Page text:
From noise complaints to actual aggression and conflict between neighbors, problems can arise between those in adjacent units or even in neighboring buildings. Some of the most common complaints are nuisance related; barking dogs and/or tenants who play music, television or other entertainment systems at top volume can wreak havoc on an otherwise peaceful community. While these issues may not be your direct responsibility, your tenant will often expect you to handle this type of complaint. If the “problem” tenant is also yours, working out the issue is relatively simple, but dealing with another homeowner is more complex and time consuming, and may require some creative problem-solving skills.

Landlord Entry or Harassment


Following your lease is a must if you need to enter the unit or wish to show it for sale. Make sure you are familiar with how much notice you need to give tenants if you need to enter the apartment — and follow the rules in the lease to the letter. Showing up unannounced, entering without permission or even showing the property for prospective tenants could trigger a complaint if you don’t follow the procedures prescribed by your lease.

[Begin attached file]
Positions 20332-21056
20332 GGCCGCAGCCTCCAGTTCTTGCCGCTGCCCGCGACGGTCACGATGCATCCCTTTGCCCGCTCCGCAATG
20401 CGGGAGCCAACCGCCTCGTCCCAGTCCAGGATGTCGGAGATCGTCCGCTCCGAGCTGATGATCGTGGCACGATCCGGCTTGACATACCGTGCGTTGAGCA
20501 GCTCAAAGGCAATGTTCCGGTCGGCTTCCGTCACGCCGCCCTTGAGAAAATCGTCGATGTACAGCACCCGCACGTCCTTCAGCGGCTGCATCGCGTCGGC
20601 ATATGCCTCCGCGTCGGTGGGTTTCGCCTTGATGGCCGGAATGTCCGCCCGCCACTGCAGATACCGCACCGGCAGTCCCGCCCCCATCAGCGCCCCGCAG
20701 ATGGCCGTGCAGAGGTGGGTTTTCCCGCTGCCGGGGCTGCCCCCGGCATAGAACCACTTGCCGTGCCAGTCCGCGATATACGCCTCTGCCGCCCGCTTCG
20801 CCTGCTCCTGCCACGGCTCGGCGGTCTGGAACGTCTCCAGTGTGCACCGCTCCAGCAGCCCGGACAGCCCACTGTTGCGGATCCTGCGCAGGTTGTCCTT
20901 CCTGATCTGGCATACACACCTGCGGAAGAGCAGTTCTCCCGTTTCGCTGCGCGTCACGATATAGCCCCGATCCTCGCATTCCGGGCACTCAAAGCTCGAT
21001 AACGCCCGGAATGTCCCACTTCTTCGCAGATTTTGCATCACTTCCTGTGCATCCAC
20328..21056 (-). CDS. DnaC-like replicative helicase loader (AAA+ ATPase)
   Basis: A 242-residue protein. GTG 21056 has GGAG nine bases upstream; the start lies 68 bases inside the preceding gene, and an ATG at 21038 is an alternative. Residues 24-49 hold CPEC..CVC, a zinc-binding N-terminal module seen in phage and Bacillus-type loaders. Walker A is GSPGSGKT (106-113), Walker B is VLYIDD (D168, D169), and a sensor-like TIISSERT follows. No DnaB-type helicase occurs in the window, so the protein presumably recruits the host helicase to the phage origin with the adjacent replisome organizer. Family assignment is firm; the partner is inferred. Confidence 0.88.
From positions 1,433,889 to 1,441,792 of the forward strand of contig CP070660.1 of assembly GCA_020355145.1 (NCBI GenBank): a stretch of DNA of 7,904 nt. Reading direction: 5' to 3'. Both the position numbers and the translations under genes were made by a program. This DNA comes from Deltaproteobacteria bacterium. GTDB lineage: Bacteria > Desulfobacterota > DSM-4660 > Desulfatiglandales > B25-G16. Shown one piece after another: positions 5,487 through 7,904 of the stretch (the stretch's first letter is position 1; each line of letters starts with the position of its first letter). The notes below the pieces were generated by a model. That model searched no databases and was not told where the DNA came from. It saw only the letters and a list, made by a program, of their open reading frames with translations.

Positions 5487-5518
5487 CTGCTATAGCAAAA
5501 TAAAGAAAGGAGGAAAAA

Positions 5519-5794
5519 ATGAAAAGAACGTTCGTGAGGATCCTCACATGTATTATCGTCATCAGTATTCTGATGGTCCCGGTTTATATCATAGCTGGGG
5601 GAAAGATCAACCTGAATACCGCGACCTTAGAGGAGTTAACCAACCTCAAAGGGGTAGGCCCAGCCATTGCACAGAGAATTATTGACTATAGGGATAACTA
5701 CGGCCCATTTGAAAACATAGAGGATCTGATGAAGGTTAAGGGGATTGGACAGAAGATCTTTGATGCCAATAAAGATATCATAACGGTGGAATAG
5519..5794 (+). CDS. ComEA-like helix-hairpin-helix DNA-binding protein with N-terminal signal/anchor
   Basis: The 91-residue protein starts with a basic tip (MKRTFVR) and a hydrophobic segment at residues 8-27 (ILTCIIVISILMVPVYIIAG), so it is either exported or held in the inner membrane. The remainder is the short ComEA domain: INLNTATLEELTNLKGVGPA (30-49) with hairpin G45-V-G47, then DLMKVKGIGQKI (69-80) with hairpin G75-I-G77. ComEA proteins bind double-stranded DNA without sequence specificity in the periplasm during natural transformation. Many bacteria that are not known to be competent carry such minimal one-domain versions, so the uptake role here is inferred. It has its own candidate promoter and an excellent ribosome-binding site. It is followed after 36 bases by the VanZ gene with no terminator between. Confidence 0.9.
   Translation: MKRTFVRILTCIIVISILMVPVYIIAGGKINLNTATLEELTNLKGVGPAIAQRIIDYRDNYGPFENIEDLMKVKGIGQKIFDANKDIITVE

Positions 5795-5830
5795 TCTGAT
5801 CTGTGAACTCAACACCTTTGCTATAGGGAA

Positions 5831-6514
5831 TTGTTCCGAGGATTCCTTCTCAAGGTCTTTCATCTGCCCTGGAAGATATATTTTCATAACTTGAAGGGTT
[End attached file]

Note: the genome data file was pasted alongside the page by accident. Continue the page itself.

Response to Repairs Needed


From major plumbing and HVAC concerns to more minor repairs to appliances or cabinetry, tenants complain about how promptly their concerns are answered. Replying quickly to tenant requests is a must, even if your reply indicates there might be a delay. By keeping the lines of communication open and acting in good faith, you can ensure that you limit the amount of repair and maintenance complaints you receive.

Move-In Condition of the Home


How clean is the unit — and is everything truly ready for the new tenant? If you are renting out a flawed home, expect some complaints. Taking the time to paint, doing minor or even major repairs, and ensuring that the place is truly livable and turnkey cuts your risk of complaints — and takes a lot less time and money than you think.